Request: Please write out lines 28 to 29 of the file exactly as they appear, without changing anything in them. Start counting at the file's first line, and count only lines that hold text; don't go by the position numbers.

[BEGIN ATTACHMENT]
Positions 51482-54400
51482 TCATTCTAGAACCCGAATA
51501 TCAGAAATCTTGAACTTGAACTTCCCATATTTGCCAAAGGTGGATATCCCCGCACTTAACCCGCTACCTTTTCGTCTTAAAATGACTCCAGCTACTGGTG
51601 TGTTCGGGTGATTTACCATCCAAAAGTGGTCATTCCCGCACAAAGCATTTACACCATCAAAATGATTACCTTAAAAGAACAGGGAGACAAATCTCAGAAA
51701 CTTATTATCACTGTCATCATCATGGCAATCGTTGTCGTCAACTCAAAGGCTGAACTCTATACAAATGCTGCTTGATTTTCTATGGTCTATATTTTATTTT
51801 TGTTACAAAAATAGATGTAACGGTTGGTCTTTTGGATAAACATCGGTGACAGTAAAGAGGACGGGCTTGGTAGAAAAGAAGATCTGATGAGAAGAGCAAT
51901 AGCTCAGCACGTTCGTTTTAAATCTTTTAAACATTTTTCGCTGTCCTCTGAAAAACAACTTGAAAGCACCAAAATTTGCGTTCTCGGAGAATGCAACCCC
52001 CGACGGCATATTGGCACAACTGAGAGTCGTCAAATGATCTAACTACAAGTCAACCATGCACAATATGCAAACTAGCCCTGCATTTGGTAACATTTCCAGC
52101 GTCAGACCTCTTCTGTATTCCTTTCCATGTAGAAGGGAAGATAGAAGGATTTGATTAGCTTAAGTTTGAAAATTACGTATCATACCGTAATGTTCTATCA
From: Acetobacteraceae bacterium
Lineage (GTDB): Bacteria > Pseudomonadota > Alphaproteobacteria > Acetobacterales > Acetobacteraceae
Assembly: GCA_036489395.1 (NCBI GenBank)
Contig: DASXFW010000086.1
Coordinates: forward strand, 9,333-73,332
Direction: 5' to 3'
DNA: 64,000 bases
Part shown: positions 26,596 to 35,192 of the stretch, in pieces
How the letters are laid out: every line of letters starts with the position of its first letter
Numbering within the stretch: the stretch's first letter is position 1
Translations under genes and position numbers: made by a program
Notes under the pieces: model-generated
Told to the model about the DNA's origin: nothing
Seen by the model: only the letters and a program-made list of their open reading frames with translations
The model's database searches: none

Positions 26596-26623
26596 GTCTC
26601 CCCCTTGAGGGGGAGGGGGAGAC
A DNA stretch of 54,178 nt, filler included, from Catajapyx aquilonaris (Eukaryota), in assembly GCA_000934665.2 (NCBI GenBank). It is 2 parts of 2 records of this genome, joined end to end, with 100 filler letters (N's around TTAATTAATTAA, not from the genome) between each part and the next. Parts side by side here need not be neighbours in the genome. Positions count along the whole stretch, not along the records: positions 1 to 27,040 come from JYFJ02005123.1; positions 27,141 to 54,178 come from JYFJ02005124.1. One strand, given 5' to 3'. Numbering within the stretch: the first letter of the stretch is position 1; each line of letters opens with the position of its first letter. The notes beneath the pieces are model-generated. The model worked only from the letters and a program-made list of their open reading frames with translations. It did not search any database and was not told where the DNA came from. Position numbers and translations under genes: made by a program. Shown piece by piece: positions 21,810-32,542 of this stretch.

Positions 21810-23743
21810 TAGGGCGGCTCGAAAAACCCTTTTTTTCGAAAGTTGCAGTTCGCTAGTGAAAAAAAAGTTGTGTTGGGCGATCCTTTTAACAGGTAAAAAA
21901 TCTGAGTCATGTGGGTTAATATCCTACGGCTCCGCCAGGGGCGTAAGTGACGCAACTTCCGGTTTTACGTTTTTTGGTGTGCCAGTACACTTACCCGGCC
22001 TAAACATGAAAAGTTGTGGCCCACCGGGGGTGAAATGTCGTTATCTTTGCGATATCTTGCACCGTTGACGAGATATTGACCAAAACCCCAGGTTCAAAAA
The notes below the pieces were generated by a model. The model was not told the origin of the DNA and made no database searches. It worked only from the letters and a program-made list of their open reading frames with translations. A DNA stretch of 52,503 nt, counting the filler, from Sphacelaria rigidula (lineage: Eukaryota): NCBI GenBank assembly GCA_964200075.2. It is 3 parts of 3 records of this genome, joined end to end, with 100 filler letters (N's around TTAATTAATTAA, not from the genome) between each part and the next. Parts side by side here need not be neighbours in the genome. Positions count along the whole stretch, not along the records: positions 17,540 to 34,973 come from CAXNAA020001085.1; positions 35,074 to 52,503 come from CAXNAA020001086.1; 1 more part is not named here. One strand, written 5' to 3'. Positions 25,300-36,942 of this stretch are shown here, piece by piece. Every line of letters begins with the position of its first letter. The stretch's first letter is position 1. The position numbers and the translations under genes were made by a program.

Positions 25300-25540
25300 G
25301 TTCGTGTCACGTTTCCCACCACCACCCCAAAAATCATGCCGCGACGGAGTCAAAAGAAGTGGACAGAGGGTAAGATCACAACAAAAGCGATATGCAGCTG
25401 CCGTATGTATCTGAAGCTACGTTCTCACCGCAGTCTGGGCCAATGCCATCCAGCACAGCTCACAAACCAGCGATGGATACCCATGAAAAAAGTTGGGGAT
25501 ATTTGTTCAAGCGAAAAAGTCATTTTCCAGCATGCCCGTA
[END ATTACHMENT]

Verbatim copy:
A DNA stretch of 54,178 nt, filler included, from Catajapyx aquilonaris (Eukaryota), in assembly GCA_000934665.2 (NCBI GenBank). It is 2 parts of 2 records of this genome, joined end to end, with 100 filler letters (N's around TTAATTAATTAA, not from the genome) between each part and the next. Parts side by side here need not be neighbours in the genome. Positions count along the whole stretch, not along the records: positions 1 to 27,040 come from JYFJ02005123.1; positions 27,141 to 54,178 come from JYFJ02005124.1. One strand, given 5' to 3'. Numbering within the stretch: the first letter of the stretch is position 1; each line of letters opens with the position of its first letter. The notes beneath the pieces are model-generated. The model worked only from the letters and a program-made list of their open reading frames with translations. It did not search any database and was not told where the DNA came from. Position numbers and translations under genes: made by a program. Shown piece by piece: positions 21,810-32,542 of this stretch.

Positions 21810-23743